The prostate gland is located just below the bladder in men and surrounds the top portion of the tube that drains urine from the bladder (urethra). The prostate's primary function is to produce the fluid that nourishes and transports sperm (seminal fluid).
The more you know about the prostate, its normal development and function, where it’s located, and what it’s attached to, the better you can understand how prostate cancer develops and impacts a man’s life over time—due either to cancer growth, or as a result of treatments.
The seminal vesicles are rabbit-eared structures that sit on top of the prostate and store and secrete a large portion of the ejaculate.
The neurovascular bundle is a collection of nerves and blood vessels that run along each side of the prostate, and helps to control erectile function. In some men, these nerves run a short distance away from the prostate, but in others, they attach to the prostate itself. Their precise location doesn’t impact prostate function or contribute to prostate cancer when it occurs.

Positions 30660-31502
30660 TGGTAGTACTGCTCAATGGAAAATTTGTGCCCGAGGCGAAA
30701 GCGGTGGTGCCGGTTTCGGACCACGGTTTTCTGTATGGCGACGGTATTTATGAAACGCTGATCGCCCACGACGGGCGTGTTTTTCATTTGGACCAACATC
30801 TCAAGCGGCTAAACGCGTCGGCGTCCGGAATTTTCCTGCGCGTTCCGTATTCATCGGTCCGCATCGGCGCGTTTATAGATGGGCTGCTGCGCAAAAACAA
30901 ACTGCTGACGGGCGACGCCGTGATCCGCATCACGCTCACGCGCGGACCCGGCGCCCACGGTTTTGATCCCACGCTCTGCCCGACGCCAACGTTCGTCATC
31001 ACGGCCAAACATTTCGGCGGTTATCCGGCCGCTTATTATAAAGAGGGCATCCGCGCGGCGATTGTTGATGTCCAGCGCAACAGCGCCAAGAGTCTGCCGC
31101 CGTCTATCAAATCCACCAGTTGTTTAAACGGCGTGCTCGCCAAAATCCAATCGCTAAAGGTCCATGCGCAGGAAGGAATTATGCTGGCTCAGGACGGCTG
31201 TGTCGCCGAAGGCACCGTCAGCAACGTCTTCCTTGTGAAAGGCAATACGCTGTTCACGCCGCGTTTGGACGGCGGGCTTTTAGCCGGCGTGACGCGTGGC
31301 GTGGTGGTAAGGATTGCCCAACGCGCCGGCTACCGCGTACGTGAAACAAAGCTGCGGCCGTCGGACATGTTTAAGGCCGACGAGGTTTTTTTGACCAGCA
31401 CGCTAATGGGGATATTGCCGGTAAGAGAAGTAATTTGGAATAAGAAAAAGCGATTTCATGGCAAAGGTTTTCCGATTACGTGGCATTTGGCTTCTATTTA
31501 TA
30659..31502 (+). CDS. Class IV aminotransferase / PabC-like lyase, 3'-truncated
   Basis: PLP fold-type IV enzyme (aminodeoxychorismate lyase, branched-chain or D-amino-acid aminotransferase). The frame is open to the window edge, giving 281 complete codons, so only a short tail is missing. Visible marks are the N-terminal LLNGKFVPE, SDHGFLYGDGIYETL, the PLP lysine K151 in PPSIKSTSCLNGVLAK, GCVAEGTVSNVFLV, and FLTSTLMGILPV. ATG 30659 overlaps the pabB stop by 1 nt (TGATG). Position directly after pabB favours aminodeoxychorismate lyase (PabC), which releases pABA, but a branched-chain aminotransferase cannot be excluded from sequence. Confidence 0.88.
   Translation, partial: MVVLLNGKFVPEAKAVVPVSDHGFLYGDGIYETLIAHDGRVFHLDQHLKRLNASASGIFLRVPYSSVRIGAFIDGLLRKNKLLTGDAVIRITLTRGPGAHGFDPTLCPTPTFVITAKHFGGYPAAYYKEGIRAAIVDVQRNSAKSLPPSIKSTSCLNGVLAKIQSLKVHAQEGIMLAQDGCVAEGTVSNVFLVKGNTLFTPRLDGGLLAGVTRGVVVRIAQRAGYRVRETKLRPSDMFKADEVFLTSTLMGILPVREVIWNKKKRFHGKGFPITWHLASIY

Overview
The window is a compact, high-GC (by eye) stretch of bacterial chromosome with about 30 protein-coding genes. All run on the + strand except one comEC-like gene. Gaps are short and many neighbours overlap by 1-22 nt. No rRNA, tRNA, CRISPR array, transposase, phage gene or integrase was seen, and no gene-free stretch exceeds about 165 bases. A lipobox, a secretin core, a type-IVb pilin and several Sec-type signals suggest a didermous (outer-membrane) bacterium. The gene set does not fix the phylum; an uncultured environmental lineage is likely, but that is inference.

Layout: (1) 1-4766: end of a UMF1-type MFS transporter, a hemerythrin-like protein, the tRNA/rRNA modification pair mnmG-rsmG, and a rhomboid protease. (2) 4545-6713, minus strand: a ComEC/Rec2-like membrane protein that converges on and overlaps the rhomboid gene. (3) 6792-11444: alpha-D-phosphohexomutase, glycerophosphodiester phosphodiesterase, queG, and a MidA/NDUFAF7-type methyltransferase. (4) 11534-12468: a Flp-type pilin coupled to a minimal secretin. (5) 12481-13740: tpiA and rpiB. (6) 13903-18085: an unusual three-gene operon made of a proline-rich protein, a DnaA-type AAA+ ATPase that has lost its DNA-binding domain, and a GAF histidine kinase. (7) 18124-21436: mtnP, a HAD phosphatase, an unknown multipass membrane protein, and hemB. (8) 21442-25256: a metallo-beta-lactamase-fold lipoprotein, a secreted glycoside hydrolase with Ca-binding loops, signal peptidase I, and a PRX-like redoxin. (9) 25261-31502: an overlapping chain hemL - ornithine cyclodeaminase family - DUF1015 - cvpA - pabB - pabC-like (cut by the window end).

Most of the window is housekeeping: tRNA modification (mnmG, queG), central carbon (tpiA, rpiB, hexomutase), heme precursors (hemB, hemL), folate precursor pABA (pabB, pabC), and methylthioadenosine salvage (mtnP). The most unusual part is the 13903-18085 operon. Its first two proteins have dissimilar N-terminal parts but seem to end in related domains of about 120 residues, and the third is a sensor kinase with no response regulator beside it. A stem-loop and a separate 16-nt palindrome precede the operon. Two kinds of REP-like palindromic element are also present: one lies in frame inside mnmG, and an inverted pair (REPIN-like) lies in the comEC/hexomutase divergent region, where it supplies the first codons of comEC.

The bladder is like a balloon that gets larger as it fills with urine. The urethra, a narrow tube that connects to the bladder, runs through the middle of the prostate and along the length of the penis, carrying both urine and semen out of the body. It is the hose that drains the bladder.
The rectum, which sits right behind the prostate, is the lower end of the intestines and connects to the anus.